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Wednesday, August 12, 2020 — Houston, TX °

Construction commences

Campus takes an aesthetic toll as Rice prepares to grow

By Stephen Whitfield     8/24/07 12:00am

Students moving back on campus this weekend will notice a university far different from the one they left last spring. A number of construction projects at Rice have given the campus the look and feel of a giant work zone, something that students will continue to experience for the next few years.

Duncan College may have just received its new name, but work on both it and McMurtry College has been moving steadily throughout the summer. Assistant Vice President of Facilities, Engineering and Planning Doug Tomlinson said construction crews recently finished the underground utilities work. Both colleges are still scheduled to be finished by May 2009 and ready for habitation by the 2009-2010 academic year. 

Outside of routine maintenance work, very little changed within the other nine residential colleges—with one major exception. Tomlinson said Baker College's heating and cooling systems received significant upgrades over the summer, moving from a two-pipe system to a four-pipe system. This change, Tomlinson said, should allow each room to set its own temperature instead of simply having a central climate control for the entire college. 



"If you were in a room on the western side of the building [before the upgrades] and you got the afternoon sun, but the rest of the building was on heat you were out of luck," he said. "Now, depending on what the room is calling for, it can have air conditioning or heat." 

Students at Wiess College will arrive to a rude awakening: Alumni Drive is closed as work continues on a utilities plant intended to service the Collaborative Research Center. The plant should be completed by July 31,2008,Tomlinson said, butAlumni Drive should be open for public use near the end of the academic year. Until then, the road will only be open to Housing and Dining vehicles to reach the loading dock at Wiess.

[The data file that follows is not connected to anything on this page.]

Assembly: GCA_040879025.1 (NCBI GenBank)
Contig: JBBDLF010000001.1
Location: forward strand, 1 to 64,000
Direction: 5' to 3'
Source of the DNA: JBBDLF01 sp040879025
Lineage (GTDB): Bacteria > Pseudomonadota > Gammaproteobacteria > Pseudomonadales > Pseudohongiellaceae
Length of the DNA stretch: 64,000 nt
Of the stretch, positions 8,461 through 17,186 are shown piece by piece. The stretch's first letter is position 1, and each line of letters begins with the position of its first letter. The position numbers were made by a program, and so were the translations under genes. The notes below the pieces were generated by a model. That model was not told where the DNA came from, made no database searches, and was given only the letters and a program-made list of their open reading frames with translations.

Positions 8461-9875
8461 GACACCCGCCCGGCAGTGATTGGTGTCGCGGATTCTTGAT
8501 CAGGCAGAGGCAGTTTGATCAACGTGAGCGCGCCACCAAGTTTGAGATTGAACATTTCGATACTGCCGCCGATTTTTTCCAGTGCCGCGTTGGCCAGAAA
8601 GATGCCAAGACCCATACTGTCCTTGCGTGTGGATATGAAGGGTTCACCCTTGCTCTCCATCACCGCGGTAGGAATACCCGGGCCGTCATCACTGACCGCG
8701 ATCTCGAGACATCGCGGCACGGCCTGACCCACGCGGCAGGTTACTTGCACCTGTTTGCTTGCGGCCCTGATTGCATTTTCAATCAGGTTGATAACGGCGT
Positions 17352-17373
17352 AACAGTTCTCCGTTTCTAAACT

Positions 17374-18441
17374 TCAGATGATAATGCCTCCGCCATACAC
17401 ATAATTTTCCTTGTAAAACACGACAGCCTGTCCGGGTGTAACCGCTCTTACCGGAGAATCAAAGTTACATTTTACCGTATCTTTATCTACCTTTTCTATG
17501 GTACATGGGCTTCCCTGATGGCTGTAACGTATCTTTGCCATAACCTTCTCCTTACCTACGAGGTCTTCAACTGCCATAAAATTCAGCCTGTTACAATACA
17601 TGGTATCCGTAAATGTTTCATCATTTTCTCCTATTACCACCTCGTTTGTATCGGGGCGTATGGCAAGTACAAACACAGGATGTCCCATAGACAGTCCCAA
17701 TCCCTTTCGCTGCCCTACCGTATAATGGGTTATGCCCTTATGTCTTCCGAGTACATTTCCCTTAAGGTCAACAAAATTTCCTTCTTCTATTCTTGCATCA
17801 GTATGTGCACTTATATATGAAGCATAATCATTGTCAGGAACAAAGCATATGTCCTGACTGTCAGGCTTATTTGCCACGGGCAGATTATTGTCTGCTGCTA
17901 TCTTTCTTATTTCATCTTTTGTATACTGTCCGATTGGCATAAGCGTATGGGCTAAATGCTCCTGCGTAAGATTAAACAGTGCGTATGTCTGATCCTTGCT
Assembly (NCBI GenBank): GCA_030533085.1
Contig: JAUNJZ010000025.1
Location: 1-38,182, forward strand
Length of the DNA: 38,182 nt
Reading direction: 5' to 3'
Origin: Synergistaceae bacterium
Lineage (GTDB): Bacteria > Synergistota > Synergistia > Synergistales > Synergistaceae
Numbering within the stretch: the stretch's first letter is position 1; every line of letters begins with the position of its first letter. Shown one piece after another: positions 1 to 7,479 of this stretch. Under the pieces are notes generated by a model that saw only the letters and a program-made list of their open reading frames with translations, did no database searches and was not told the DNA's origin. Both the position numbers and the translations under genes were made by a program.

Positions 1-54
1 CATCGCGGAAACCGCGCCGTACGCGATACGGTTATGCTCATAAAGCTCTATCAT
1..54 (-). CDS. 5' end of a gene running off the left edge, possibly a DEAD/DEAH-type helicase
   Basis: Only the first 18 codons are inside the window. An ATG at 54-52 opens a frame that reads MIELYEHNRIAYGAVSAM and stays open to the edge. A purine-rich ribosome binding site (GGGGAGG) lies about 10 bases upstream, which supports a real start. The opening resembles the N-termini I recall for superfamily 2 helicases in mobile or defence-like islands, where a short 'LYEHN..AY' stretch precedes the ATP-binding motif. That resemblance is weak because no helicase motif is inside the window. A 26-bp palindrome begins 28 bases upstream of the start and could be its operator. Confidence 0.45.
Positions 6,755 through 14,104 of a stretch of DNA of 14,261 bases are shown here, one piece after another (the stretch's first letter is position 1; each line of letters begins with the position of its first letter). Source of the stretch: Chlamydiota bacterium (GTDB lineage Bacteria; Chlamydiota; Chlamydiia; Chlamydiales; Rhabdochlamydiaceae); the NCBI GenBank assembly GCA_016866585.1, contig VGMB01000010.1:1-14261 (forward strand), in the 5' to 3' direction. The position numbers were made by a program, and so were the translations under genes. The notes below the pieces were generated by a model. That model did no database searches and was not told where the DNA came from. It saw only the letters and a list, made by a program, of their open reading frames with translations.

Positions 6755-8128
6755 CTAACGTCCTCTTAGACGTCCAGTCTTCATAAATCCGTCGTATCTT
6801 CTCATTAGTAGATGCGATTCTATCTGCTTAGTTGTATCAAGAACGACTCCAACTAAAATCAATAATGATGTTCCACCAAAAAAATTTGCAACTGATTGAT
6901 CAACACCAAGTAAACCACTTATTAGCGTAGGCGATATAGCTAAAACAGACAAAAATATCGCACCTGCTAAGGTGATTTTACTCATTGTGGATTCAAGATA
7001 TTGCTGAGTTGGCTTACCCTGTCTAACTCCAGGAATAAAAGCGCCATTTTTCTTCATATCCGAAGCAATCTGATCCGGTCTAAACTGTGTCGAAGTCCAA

The CRC is also progressing. Tomlinson said workers have begun pouring concrete for the first level of the underground parking garage. 

The pavilion next to Fondren Library is behind schedule. Set to open spring 2008, construction crews have barely broken ground on the project. Tomlinson blamed the torrential downpours Houston received over the summer for the delays but said he believes the pavilion will still open on time. 

"Given that we had to endure [the rainy season], we're not as far along as we want to be, but once they got in there and got started they're going gangbusters," he said. "We're still going to finish in the spring of next year, March or April of next year. I would like to have been farther along than we are, but we’ll catch up. ... Everyone knows they can't waste any time." 

One project that will require some tricky maneuvering is Autry Court. A quick glance from the outside may not show any significant progress, but Tomlinson said construction crews have been hard at work demolishing a section of athletic offices and training facilities that linked Autry and Fox Gym. The way the section connects to other parts of the original building necessitated demolition from the inside. Tomlinson said students should expect to see exterior demolition on Autry by the end of September. The Recreation Center will remain open throughout the entire construction process. 

As for the new recreation center set to open across from the KMC on Loop Road, Tomlinson said officials are just going into the design aspect. No plans have been drawn up.



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Midtown Fiesta by Innovation District closes, drawing attention to food inaccessibility in the area

The Fiesta Mart in Midtown at 4200 San Jacinto St., which was leased from Rice University and is across the street from the currently under construction Ion building, closed on July 10. The store serviced both Midtown and Third Ward residents and the closure has drawn attention to the issue of food access in the Third Ward, which is classified as a food desert.


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